Have you ever wondered how you see the posts you see on your Facebook News Feed? Maybe your friend asked if you saw their most recent post, but it was nowhere to be found on your News Feed. Or, even worse, maybe your customers aren’t seeing your business’s posts on their News Feeds. Why does that happen?
What Facebook shows to its users certainly isn’t just luck. This past month, Facebook released more thorough information on how the News Feed algorithm works.
We dissected the recent News Feed breakdown from Facebook, and we found ways that you can make it do the heavy lifting for your business when it comes to showing your posts to the right person. We’ll explain all that and more by looking at the following points:
- What is the News Feed page on Facebook?
- How does the Facebook News Feed work?
- Why does my Facebook News Feed only show a few posts?
- How do I use Facebook News Feed to market my small business?
When you have a better understanding of the Facebook News Feed, you can create content accordingly that you know is more likely to drive meaningful interactions with your business.
What is the Facebook News Feed?
The Facebook News Feed is a one-stop-shop for all users to see an ongoing, continuously updated lineup of posts that they can simply view or even interact with. It’s what everyone sees when they first log into Facebook, so showing on your customer’s News Feeds is your best bet for catching their eye as soon as they start their Facebook session.
Think of all the posts Facebook users are eligible to potentially see from Facebook: photos from friends, videos from pages they like, posts from groups they participate in, or advertisements that may be relevant to them. Facebook News Feed acts as an inventory of all those posts and organizes them for each user. So, everyone’s Facebook News Feed is different.
It’s like organizing a closet. You keep your favorite tops at the front and your rarely worn sweaters in the back. Plus, no two people have identical closets. That’s what Facebook does in your News Feed in a nutshell!
How does the Facebook News Feed work?
The way the Facebook News Feed works has been a bit of a mystery the last few years. But in July 2021, Facebook announced a more thorough explanation of how the Facebook News Feed selects which posts to show to each user. The platform uses technology to create a Facebook News Feed algorithm.
Their algorithm passes through every single piece of content and crunches infinite amounts of data points to determine which posts to show in which order to each user. The new Facebook News Feed explanation discusses four main pillars of the Facebook News Feed’s algorithmic decision-making, but more on that in a bit!
Why does my Facebook News Feed only show a few posts?
With 2.89 billion users worldwide, not only can you imagine the value the platform can bring to your business, but also how it’s impossible for every post to get seen by everyone. Instead of showing posts at random, Facebook decided to rank each post to ensure a positive experience for everyone involved. A quote from Facebook’s News Feed explainer video release sums this up with the following:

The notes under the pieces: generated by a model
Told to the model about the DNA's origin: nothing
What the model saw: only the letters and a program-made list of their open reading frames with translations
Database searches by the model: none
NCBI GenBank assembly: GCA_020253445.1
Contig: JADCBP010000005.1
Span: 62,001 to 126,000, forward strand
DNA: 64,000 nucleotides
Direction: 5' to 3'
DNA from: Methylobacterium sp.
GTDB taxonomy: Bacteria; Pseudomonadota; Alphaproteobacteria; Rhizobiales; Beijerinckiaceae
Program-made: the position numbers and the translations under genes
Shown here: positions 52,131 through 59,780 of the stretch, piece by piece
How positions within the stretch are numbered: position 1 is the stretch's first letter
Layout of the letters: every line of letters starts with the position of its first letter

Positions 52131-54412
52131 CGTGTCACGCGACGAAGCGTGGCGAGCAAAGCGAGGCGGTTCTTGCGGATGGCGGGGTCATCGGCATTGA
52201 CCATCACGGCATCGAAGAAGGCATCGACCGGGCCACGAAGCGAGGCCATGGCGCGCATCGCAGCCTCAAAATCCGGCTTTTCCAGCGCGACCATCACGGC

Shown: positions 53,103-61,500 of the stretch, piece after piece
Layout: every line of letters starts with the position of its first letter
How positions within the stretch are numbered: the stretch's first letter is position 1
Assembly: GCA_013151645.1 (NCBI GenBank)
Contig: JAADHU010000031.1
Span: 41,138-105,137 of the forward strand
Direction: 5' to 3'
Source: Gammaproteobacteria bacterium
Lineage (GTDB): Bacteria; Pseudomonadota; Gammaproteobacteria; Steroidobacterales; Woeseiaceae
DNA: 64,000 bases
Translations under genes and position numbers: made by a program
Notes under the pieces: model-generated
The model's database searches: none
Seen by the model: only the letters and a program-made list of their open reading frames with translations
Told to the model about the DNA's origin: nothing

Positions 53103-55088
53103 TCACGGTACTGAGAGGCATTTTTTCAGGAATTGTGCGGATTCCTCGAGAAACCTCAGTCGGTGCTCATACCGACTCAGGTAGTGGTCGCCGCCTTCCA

“News Feed can connect you to who and what matters most: your people, your interests and your world—all in one place. Our goal is to make sure you see the posts that are most valuable to you at the top of your Feed every time you open the Facebook app.”
How do I use the Facebook News Feed to market my small business?
Let’s dive a bit deeper into what specifically triggers each post to rank in certain positions on the Facebook News Feed. Keep in mind your business’s recent posts and see if they check the boxes that Facebook’s algorithm is looking for.
How does the Facebook News Feed algorithm rank my organic posts?
Facebook’s News Feed algorithm for free, organic posts organizes them according to the following factors:
- Inventory: Facebook looks at all the posts you could be eligible to see based on your interests, pages you follow, your friends, and your News Feed settings.
- Signals: Indicators of each post’s relevancy to you. This includes data points like your connection to the poster, whether you’ve interacted with that person or page in the past, and your past engagement activity.
- Predictions: After signals and inventory are cued up, the Facebook News Feed algorithm predicts how likely you are to interact with that post.
- Score: The score determines which order all your eligible posts will show. Therefore, a higher relevancy score will result in a post ranking higher on the News Feed.
Related: Use these tips to build a winning Facebook marketing strategy.
How the News Feed uses machine learning for paid Facebook ads
In June 2021, Facebook also released an in-depth look at how Facebook’s machine learning works for the paid ad side of the platform. There’s a three-step process that determines which ads to show on the Facebook News Feed:
1. How the advertiser sets the ad up. This can include details like Facebook advertising campaign objectives, audience targeting, location settings, and more.